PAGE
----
The market is starting to feel a little bit like Groundhog Day as gold prices hover around $1,900 an ounce. One day, gold prices are higher as investors’ hopes are raised that the U.S. government is close to reaching an agreement on a new stimulus bill. The next day, gold prices are down as those same talks break down and, of course, rinse and repeat.
Although the gold market appears to be going nowhere fast, I think it is important for investors to realize just how far the price has come so far this year. If gold prices continue to hover around $1,900 that will represent a nearly 25% gain for the year.
“That’s a heck of a performance,” said George Milling-Stanley, chief gold strategist at State Street Global Advisors, when we recently talked. He added that investors should look past the current bought of volatility and focus on the factors that drove gold to an all-time high in August because those issues haven’t gone away.
“My sense is there is so much wrong with the world right now, macro, economically, and politically that gold can only go higher,” he said. “We just need to get this little bit of nervousness or panicky profit taking out of the way.”
This week, commodity analysts at TD Securities also warned investors that they should look past this current volatility, which is being driven in part by uncertainty ahead of the Nov. 3 U.S. general election.
The Canadian bank warned that whoever is in power, gold prices will continue to move higher.
“The resulting record debt and deficits, monetization and the Fed’s ultra-low interest rate policy across the yield curve all imply that gold should see a sustained rally, once the new government starts operating in the early months of 2021,” the report said. “It is likely that large fiscal spending programs, topping five trillion dollars over the next two years, will very likely be passed by whoever is in power … Lower real interest rates and weaker USD will be important factors assisting gold in its move to new records.”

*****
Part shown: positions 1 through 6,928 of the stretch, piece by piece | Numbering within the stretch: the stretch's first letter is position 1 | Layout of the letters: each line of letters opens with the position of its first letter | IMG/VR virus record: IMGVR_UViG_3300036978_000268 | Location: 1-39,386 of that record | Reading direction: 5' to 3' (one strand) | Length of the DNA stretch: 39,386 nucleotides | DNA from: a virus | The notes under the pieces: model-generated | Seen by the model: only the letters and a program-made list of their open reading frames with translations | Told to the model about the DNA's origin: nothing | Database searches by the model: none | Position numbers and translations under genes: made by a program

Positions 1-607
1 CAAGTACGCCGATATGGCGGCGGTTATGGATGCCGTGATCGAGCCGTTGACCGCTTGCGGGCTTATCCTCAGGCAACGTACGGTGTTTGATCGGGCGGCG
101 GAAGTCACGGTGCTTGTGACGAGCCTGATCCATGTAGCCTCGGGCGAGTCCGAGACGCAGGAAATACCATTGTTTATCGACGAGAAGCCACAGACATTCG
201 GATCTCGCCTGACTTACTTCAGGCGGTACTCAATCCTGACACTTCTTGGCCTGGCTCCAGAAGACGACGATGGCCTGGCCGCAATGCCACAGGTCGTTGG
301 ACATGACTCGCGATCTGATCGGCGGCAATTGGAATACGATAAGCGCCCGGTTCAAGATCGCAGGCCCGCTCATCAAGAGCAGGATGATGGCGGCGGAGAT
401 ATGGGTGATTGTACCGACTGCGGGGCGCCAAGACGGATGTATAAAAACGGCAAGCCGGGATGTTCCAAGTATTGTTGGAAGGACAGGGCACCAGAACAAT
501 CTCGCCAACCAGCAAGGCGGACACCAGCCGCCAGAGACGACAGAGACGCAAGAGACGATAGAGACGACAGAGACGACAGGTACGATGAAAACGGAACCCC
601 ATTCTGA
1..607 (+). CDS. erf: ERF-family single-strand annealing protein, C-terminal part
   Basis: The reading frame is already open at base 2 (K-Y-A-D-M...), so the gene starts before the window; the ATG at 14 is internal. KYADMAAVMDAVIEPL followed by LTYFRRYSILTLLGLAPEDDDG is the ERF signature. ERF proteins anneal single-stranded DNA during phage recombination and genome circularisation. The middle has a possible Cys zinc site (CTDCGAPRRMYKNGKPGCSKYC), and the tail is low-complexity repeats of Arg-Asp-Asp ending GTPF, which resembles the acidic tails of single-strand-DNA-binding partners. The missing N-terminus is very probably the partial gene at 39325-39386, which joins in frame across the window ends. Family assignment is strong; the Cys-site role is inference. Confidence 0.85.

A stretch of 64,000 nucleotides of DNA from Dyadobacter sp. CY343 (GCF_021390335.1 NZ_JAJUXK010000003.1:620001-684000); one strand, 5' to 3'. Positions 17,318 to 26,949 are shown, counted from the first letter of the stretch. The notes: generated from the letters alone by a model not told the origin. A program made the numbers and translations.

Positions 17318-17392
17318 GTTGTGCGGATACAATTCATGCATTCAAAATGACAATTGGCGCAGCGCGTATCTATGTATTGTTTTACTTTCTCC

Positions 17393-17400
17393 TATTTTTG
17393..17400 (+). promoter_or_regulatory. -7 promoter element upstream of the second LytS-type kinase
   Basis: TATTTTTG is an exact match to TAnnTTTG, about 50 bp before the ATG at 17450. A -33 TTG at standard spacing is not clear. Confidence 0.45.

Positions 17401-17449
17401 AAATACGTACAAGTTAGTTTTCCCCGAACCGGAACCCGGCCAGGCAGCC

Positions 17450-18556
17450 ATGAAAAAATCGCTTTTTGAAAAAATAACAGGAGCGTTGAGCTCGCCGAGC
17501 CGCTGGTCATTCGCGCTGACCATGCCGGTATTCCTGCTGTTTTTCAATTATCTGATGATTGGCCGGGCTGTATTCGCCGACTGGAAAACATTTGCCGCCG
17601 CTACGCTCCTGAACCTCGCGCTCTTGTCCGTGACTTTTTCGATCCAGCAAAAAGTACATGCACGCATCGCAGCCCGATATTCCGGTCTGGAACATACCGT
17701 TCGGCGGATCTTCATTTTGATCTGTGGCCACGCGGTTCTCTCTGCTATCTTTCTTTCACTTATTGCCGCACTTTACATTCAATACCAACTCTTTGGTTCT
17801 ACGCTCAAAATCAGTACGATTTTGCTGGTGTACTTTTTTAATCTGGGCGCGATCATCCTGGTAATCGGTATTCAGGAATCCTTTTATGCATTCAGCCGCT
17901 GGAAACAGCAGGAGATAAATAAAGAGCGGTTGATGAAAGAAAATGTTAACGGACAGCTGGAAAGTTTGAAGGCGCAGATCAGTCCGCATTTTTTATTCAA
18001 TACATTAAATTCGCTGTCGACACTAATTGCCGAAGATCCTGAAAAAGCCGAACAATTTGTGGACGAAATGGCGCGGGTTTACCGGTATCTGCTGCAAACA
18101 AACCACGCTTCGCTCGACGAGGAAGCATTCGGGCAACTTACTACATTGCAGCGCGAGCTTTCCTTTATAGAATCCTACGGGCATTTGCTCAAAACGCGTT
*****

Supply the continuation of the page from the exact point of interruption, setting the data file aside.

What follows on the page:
According to many analysts, Kitco News has talked to, it is difficult for them not to be bullish on gold when investors know that governments will eventually have to deal with the trillions of dollars that has been pumped into the global economy after it was devastated by the COVID-19 pandemic.
The world’s largest asset management firm, BlackRock, noted that because of the unprecedented monetary and fiscal stimulus, gold is no longer a safe-haven hedge against market risks. It is now once again a hedge against inflation.
“As I’ve highlighted previously, gold performs best when real rates are negative and the opportunity cost in lost income is low. And as the Fed has repeatedly emphasized, this is likely to be exactly the environment we’re in for some time to come,” wrote Russ Koesterich, portfolio Manager for BlackRock’s Global Allocation Fund, in his latest gold report. “All of which suggests that investors should hold, for now, add on weakness and, most importantly, look for other hedges to help mitigate equity risk.”
That’s it for this week. Have a great weekend!
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